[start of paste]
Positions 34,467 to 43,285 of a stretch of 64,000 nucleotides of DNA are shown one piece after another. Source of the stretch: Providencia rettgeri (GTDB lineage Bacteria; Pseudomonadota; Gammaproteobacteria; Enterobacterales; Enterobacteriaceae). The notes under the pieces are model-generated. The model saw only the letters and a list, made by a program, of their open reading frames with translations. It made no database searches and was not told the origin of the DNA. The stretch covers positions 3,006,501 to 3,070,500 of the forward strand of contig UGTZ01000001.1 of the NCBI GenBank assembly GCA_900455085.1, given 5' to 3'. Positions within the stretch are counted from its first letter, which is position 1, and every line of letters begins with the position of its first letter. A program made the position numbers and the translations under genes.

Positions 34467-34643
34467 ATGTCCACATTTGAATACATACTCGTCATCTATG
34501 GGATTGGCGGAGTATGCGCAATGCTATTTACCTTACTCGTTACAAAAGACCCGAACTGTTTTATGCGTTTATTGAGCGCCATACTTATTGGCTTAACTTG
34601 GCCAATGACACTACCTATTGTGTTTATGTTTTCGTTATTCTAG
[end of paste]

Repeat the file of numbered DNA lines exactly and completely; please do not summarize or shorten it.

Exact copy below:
Positions 34,467 to 43,285 of a stretch of 64,000 nucleotides of DNA are shown one piece after another. Source of the stretch: Providencia rettgeri (GTDB lineage Bacteria; Pseudomonadota; Gammaproteobacteria; Enterobacterales; Enterobacteriaceae). The notes under the pieces are model-generated. The model saw only the letters and a list, made by a program, of their open reading frames with translations. It made no database searches and was not told the origin of the DNA. The stretch covers positions 3,006,501 to 3,070,500 of the forward strand of contig UGTZ01000001.1 of the NCBI GenBank assembly GCA_900455085.1, given 5' to 3'. Positions within the stretch are counted from its first letter, which is position 1, and every line of letters begins with the position of its first letter. A program made the position numbers and the translations under genes.

Positions 34467-34643
34467 ATGTCCACATTTGAATACATACTCGTCATCTATG
34501 GGATTGGCGGAGTATGCGCAATGCTATTTACCTTACTCGTTACAAAAGACCCGAACTGTTTTATGCGTTTATTGAGCGCCATACTTATTGGCTTAACTTG
34601 GCCAATGACACTACCTATTGTGTTTATGTTTTCGTTATTCTAG